The Technology of Goods Production
PowerSki founder and CEO Bob Montgomery spent sixteen years designing the Jetboard and bringing it to production. At one point, in his efforts to get the design just right, he’d constructed thirty different prototypes. Montgomery thought that he could handle the designing of the engine without the aid of a computer. Before long, however, he realized that it was impossible to keep track of all the changes.
That’s when Montgomery turned to computer technology for help and began using a computer-aided design (CAD) software package to design not only the engine but also the board itself and many of its components. The CAD program enabled Montgomery and his team of engineers to test the product digitally and work out design problems before moving to the prototype stage.
The sophisticated CAD software allowed Montgomery and his team to put their design paper in a drawer and to start building both the board and the engine on a computer screen. By rotating the image on the screen, they could even view the design from every angle. Having used their CAD program to make more than four hundred design changes, they were ready to test the Jetboard in the water. During the tests, onboard sensors transmitted data to computers, allowing the team to make adjustments from the shore while the prototype was still in the water. Nowadays, PowerSki uses collaboration software to transmit design changes to the suppliers of the 340 components that make up the Jetboard. In fact, a majority of design work these days is done with the aid of computers, which add speed and precision to the process.
For many companies, the next step is to link CAD to the manufacturing process. Computer-aided manufacturing (CAM) software system determines the steps needed to produce the component and instructs the machines that do the work. Because CAD and CAM programs can “talk” with each other, companies can build components that satisfy exactly the requirements set by the computer-generated model. CAD/CAM systems permit companies to design and manufacture goods faster, more efficiently, and at a lower cost, and they’re also effective in helping firms monitor and improve quality. CAD/CAM technology is used in many industries, including the auto industry, electronics, and clothing. If you have ever seen how a 3-D printer works, you have a pretty good idea of how CAM works too.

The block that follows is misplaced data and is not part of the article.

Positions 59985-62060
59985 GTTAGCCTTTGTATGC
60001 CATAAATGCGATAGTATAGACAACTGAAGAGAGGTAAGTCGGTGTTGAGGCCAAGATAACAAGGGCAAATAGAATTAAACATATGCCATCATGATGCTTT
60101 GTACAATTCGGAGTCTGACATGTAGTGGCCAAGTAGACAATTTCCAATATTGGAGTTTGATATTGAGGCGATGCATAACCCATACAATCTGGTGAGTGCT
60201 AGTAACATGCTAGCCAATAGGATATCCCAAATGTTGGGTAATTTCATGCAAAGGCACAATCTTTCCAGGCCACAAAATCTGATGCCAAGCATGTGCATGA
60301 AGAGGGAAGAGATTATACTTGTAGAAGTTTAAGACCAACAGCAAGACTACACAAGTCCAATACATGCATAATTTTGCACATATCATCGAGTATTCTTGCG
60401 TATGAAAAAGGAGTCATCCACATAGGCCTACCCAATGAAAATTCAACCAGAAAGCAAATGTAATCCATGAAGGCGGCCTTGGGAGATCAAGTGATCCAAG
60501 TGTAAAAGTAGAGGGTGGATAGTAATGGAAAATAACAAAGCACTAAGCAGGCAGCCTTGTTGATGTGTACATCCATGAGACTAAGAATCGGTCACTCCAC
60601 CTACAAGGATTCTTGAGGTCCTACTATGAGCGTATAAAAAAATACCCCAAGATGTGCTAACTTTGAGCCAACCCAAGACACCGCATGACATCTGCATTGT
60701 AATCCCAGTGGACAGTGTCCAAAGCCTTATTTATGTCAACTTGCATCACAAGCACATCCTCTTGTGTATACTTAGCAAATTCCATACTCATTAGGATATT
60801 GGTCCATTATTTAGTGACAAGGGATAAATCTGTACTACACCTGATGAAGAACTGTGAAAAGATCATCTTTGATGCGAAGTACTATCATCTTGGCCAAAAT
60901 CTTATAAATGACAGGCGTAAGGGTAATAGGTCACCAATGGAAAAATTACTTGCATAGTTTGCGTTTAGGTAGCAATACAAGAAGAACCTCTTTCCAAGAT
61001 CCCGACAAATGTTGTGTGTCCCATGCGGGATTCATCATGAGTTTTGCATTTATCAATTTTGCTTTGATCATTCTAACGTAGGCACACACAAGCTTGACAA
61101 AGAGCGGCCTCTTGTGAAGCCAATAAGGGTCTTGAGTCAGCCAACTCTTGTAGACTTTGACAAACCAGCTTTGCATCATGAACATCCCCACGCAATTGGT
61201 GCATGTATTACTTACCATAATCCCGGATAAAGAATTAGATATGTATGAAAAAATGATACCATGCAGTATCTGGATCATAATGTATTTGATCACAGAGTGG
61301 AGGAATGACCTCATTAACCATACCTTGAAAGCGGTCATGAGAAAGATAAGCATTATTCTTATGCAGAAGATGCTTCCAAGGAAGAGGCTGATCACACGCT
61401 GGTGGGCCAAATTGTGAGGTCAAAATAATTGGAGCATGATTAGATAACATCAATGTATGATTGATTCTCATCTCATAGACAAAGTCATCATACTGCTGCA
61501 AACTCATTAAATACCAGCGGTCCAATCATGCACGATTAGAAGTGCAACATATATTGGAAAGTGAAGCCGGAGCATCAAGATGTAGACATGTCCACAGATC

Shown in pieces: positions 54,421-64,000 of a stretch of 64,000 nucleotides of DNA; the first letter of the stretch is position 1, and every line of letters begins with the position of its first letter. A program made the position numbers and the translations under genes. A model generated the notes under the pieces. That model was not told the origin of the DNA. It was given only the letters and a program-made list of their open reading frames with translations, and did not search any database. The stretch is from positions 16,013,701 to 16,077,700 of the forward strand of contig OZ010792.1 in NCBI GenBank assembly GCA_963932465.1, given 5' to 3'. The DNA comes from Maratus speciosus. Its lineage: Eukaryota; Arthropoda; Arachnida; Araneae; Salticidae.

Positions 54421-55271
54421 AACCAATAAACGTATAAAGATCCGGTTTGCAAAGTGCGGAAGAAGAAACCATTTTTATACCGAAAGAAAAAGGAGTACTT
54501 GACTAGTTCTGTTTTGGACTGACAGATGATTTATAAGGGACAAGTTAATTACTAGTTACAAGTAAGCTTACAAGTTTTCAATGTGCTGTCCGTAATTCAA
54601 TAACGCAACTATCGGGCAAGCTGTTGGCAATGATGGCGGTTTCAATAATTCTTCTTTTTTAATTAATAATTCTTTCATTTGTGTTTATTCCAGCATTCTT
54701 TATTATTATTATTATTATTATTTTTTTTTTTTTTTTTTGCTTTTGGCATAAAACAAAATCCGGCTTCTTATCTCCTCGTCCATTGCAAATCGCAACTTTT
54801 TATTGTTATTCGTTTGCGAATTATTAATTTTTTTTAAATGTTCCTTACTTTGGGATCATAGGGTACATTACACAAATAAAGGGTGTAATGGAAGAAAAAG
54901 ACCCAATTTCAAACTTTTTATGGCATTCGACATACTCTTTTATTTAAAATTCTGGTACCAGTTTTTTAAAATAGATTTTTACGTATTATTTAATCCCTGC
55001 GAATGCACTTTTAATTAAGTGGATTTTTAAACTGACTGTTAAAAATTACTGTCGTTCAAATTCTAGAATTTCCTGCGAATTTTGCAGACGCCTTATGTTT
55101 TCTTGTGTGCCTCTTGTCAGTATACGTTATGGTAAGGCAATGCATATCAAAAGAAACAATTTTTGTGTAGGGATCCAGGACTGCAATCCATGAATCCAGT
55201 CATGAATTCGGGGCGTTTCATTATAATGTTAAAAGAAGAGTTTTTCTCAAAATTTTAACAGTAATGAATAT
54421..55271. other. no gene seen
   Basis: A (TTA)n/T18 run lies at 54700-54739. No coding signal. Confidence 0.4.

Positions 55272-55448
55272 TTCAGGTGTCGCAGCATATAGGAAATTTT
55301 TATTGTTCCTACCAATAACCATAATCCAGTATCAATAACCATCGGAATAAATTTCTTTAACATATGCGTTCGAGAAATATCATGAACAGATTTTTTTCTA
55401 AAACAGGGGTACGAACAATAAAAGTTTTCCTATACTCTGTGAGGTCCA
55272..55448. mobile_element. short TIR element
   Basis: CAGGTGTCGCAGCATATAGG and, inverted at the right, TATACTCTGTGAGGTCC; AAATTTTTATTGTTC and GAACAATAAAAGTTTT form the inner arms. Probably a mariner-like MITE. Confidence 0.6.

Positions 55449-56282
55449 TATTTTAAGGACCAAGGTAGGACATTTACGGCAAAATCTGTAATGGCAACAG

By automating and integrating all aspects of a company’s operations, computer-integrated manufacturing (CIM) systems have taken the integration of computer-aided design and manufacturing to a higher level—and are in fact revolutionizing the production process. CIM systems expand the capabilities of CAD/CAM. In addition to design and production applications, they handle such functions as order entry, inventory control, warehousing, and shipping. In the manufacturing plant, the CIM system controls the functions of industrial robots—computer-controlled machines used to perform repetitive tasks that are also hard or dangerous for human workers to perform.